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Carmel Bird

Carmel Bird is the author of Writing the Story of Your Life (2007). Her recent novel is Child of the Twilight (2010), and her children’s picture book Fabulous Finola Fox has just been published.


Carmel Bird reviews 'We Too Shall be Mothers' by Sallie Muirden

June 2001, no. 231 01 June 2001
Sally Muirden’s second novel sits well with her first, Revelations of a Spanish Infanta. In each case, the author works through an elaborate historical lens to construct a multi-layered narrative in which the focus is the intimate life of a woman. In We Too Shall Be Mothers, the dominant narrative operates as a picaresque and dreamy fairy tale in which the life journey of Marie-France, a young ... (read more)

Carmel Bird reviews 'Fury' by Maurilia Meehan

June 1993, no. 151 18 November 2022
Metempsychosis is the transmigration of a soul at death into the body of another being. The plot of this novel turns neatly on an incident of metempsychosis. I don’t wish to explain what happens, because one of the charms of the book lies in that moment, and readers must be free to enjoy it. Maurilia Meehan is a playful writer, one who invites her readers to enter into a game with her. The basi ... (read more)

Carmel Bird reviews 'The Habsburg Café' by Andrew Riemer

May 1993, no. 150 12 August 2022
Who made the best Sachertorte in the world? Andrew Riemer’s mum. The recipe is lost now, but it came from the Ursuline nuns in Sopron, a small Hungarian town where Andrew Riemer’s mother grew up. This information comes early in The Hapsburg Cafe, which is an account of the author’s second visit to the places of his childhood (the first account being recorded in Inside Outside). I waited and ... (read more)

Carmel Bird reviews 'Collected Stories' by Liam Davison

July 2001, no. 232 01 July 2001
One of my all-time favourite short stories, ‘The Shipwreck Party’, opens this volume of Collected Stories. Any book of short pieces invites readers to enter wherever they like. I decided to start at the last piece and work backwards so that I could end up with my old favourite. The pace, structure, rhythm, images, restraint, wit, irony, and tone of this short narrative always work their magic ... (read more)

Carmel Bird reviews 'Collected Stories' by Thea Astley

December 1997–January 1998, no. 197 01 December 1997
One of the principal characters in much of Thea Astley’s writing is Queensland. ‘An intransigent fecundity dominated two shacks which were cringing beneath banana clumps, passion-vines, granadillas.’ There’s a lot of sad poetry about the place; and the distances that separate us, I mean the physical distances, are like verse-breaks in a ballad; and once, once we believed the ballad migh ... (read more)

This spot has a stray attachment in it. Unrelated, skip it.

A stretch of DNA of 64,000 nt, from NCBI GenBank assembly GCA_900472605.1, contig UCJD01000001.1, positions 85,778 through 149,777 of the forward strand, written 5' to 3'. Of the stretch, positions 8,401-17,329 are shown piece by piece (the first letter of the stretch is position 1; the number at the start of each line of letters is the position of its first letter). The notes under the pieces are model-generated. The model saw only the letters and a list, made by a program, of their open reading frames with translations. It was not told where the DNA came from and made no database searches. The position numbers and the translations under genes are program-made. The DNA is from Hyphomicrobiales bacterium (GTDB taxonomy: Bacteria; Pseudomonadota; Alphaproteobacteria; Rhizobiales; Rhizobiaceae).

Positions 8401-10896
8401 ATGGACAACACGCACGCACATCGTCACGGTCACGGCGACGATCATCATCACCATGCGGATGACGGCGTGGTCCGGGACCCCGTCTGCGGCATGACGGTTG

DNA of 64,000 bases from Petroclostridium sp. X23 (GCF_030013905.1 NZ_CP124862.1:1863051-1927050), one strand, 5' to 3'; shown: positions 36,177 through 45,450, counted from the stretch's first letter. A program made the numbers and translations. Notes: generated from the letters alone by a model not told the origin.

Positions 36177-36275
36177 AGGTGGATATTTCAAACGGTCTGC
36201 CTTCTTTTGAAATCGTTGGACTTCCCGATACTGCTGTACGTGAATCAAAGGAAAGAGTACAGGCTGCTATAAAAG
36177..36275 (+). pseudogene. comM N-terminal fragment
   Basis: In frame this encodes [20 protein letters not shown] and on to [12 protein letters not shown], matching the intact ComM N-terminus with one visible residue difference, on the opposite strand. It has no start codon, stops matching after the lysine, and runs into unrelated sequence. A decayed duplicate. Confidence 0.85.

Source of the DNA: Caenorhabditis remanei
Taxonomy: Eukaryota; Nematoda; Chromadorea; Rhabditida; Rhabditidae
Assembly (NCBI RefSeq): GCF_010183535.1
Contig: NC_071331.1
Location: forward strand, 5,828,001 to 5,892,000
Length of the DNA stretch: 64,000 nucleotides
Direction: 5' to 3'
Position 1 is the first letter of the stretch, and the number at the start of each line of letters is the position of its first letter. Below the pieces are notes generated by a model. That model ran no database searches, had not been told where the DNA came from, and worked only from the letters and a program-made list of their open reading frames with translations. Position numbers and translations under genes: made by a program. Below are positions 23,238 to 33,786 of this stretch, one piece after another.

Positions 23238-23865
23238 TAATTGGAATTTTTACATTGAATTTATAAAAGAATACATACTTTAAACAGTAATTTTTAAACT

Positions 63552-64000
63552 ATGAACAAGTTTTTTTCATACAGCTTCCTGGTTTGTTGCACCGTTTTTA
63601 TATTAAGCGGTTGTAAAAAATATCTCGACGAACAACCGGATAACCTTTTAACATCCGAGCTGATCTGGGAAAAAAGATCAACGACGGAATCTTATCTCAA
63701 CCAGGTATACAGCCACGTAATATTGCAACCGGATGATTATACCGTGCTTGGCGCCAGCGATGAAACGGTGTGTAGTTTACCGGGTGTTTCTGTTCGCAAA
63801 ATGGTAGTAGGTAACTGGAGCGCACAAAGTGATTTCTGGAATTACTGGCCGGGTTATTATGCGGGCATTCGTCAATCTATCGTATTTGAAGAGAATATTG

Carmel Bird reviews 'The Shark Net' by Robert Drewe

April 2000, no. 219 01 April 2000
‘I’d spent my childhood and adolescence on this sandy moonscape. I was sure I had something to say about it. I just didn’t know what.’ The book is Robert Drewe’s response to that thought. It is, as he says, a portrait of a place and time. The place is Perth; the time the fifties; the portrait is so very sharp, atmospheric, brutal, and deeply moving. There is a strange and haunting sweetn ... (read more)

'Self Portrait' by Carmel Bird

February–March 1987, no. 88 01 February 1987
When I read fiction I want the words to take my spirit into the places beneath the surface of the everyday world. I want the freshness of dreams to be again revealed to me. I want to know the loveliness and terror of what lies beyond the last star, of what lies sweetly cradled in the blood and juices of the human heart. I long to feel the shock when the tulip spikes the damp soil, feel the blissfu ... (read more)

Carmel Bird reviews 'Cockles of the Heart' by Marion Halligan

April 1996, no. 179 01 April 1996
Until I reviewed Marion Halligans novel Lovers’ Knots, I didn’t really know much about what a lover’s knot was. And now I know more than I used to know about the word ‘cockle’. Quite simply, the cockles on cockle shells are the distinct ribs, and since the ventricles of the human heart resemble in some ways the shape and ribbing of the shells of scallops, we have the expression ‘cockl ... (read more)

Carmel Bird reviews 'Bereft' by Chris Womersley

September 2010, no. 324 01 September 2010
World War I is lodged in the minds of Australians with mythic power. Chris Womersley, in plain and startling yet tender and lyrical prose, has constructed a moving narrative that opens up the wounds of war, laying bare the events that pre-date the conflict and reach forward into the collective memory. I was reminded of A.S. Byatt’s recent novel The Children’s Book (2009), which also foreground ... (read more)

Carmel Bird reviews 'Grand Days' by Frank Moorhouse

November 1993, no. 156 01 November 1993
Grand Days is volume one of Frank Moorhouse’s Palais des Nations novels, and is connected to the author’s previous works Forty-Seventeen and The Electrical Experience by the characters of Edith Campbell Berry and George McDowell. The principal narrative of Grand Days goes on for 500 or so pages, and is followed by some thirty pages of notes and explanations which form another narrative. The mo ... (read more)
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